Margolese, 32, is something of a reluctant activist. Unlike many Israeli social reformers, who aggressively seek media attention and speak in confident tones, Margolese is quiet and unassuming, cautious of offending friends and guarded when it comes to her personal life.

She assumed the protest mantle two years ago, she says, mainly out of necessity. And from the time that conflict died down until the mikveh column, she largely retreated into private life, visiting Beit Shemesh’s Haredi neighborhoods only when necessary.

“I really have very mixed feelings about it because I want to make whatever changes I can possibly make, but on the other hand, being a public figure isn’t so simple,” she said. “Really the only way to change things is by being public. If you’re not public, nobody cares what you have to say.”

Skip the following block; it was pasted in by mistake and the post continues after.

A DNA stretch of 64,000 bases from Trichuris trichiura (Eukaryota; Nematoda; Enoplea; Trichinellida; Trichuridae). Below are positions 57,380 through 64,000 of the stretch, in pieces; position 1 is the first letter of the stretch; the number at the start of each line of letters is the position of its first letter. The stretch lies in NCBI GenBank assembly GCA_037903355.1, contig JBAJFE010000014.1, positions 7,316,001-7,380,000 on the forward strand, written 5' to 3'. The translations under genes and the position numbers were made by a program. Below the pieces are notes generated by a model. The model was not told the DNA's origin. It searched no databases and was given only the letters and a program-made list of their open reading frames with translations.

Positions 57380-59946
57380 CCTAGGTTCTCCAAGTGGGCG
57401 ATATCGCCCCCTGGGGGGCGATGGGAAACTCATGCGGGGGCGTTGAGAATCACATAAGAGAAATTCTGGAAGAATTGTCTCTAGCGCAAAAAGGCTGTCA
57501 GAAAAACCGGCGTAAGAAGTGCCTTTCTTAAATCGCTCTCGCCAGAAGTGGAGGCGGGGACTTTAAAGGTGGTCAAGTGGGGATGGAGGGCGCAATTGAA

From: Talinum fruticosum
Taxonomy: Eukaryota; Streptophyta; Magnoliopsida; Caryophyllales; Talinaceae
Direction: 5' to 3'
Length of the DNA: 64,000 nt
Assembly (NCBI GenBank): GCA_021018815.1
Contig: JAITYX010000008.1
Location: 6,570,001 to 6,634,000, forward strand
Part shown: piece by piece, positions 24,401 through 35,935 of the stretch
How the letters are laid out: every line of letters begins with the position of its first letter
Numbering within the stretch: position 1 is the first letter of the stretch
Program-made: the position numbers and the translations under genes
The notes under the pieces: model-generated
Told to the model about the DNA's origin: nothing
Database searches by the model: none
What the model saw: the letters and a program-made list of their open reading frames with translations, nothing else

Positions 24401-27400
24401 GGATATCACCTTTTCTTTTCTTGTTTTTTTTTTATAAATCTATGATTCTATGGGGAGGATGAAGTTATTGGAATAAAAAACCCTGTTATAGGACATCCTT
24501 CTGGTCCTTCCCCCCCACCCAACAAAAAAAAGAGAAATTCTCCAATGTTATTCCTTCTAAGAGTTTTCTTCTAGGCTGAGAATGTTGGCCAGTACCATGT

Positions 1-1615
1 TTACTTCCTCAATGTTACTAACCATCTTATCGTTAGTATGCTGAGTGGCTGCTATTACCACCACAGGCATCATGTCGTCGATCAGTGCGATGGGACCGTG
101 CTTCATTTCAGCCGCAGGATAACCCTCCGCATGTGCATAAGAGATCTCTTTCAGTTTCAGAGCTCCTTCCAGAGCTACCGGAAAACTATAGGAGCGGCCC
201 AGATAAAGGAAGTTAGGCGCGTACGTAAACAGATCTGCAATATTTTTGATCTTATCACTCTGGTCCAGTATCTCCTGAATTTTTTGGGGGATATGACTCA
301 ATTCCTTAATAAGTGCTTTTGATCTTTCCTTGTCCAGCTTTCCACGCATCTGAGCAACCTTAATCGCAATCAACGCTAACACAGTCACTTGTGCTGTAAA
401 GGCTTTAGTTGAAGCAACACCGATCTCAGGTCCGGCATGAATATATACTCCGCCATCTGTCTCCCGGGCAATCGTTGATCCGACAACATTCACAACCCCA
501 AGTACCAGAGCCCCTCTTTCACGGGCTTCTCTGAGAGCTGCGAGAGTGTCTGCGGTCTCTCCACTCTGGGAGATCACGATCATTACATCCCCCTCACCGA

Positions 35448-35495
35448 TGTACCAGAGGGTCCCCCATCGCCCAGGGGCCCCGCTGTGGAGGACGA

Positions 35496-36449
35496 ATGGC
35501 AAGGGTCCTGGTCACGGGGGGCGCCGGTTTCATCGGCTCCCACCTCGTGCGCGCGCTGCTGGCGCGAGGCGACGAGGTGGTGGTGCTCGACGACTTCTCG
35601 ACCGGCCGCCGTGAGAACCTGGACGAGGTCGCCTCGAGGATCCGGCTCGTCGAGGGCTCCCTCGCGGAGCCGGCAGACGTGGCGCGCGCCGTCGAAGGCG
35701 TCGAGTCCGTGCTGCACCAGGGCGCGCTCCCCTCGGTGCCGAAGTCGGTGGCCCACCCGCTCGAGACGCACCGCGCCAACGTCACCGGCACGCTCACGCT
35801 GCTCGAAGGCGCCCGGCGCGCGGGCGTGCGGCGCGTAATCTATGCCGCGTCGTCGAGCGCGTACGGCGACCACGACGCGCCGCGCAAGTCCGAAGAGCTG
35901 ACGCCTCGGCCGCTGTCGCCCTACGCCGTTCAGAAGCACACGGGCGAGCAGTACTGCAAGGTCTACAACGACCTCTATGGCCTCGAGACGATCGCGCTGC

Born in Los Angeles, Margolese came to Israel at the age of 2. A self-identified feminist, Margolese says inequalities between men and women in Judaism have bothered her since she was a child, when she began to question why Orthodox men bless God each morning for not making them women. She apparently did not know or did not accept modern orthodox explanations that the blessing is not anti-feminist and in fact is an expression of thanks by men that they can perform mitzvahs that women are not required to keep.

Margoles now is living a more tranquil life in a town of secular and modern Orthodox families she prefers not to name. She plans to continue to be active on the mikveh issue, though in a more circumscribed way, conducting low-key meetings with activists and politicians, and confining her writing to her blog.

“I’d like to be a social activist,” she said. “I don’t think I have a thick enough skin to be a politician.”

In her mikveh column, Margolese described the way mikveh supervisors would question her Jewish observance and stare at her as she entered and left the water naked. An attendant would interrogate her about how thoroughly she cleaned herself and demand that she return to the sink for another wash.